Arethmetic Arranger; regex as dict key

Hi, I’ve coded a dictionary with 2 lambda functions in, which do the calculations for this function. To my surprise, it worked! But then I tried adding a third pair to the dict, to handle errors. Basically its (supposed to be) a regex statement that looks for all characters that aren’t + or -; Unfortunately I get ‘invalid syntax’ pointing at the ^ in the regex.

import re
inpt = "5870 n 2309"
lst = inpt.split()
calc = {'+': lambda x, y: x + y, '-': lambda x, y: x - y,[^+-]*: print(error) }
ans = (calc[lst[1]](int(lst[0]),int(lst[2])))
print(ans)

Is using regex as a dictionary key not allowed? Or am I just doing it wrong? I tried putting the regex in quotes; didn’t change anything…

Thanks.

[^+-]* can’t be a dictionary key, but a string with it - '[^+-]*' should be okay. What error did you get?

First off, a dictionairy key must be an immutable object - numbers or strings.
Second, the key is nothing but a lookup. You cannot put a calculation there. Especially as you realized you need to import the RegEx library, but you aren’t using it - that’s weird, isn’t it?

Anyway, what you try to do MIGHT work with a new feature in Python called “pattern matching”. However it’s so new, I don’t actually know if it’s already released or just announced. It’s the Python version for switch-case and you’d need to look that up yourself ^^°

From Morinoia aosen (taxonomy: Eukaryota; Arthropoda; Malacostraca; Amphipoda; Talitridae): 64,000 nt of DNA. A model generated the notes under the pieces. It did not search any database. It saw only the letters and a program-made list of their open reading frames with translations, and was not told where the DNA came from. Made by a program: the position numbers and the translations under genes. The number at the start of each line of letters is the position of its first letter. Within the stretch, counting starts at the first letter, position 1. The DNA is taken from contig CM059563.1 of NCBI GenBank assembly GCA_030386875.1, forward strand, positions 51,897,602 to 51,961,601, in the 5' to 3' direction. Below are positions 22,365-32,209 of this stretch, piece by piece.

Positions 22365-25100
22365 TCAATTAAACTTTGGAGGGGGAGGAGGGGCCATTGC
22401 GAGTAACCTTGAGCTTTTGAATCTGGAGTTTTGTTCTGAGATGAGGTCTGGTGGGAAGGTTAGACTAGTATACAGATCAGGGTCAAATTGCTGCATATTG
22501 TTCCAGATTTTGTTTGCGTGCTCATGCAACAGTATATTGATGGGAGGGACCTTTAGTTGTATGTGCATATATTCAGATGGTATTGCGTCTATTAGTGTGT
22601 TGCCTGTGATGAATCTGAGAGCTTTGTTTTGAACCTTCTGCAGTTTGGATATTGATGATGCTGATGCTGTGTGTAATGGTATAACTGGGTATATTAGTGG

So the go-to strategy would be to do a if-in-else for the operator and print the error in the else-branch. Or to use the .get() method on the dictionairy and return the error as default-value.

Makes sense, I thought I was pushing it a bit trying to use regex there, it didn’t feel quite right. Using ‘.get()’ makes sense, I’ll try that. I did import re, just forgot to c&p it in here. Pattern matching sounds great, but I’m running python 3.8, so its not going to be there. Sounds like a good idea though. Thanks again.

It was just the invalid syntax.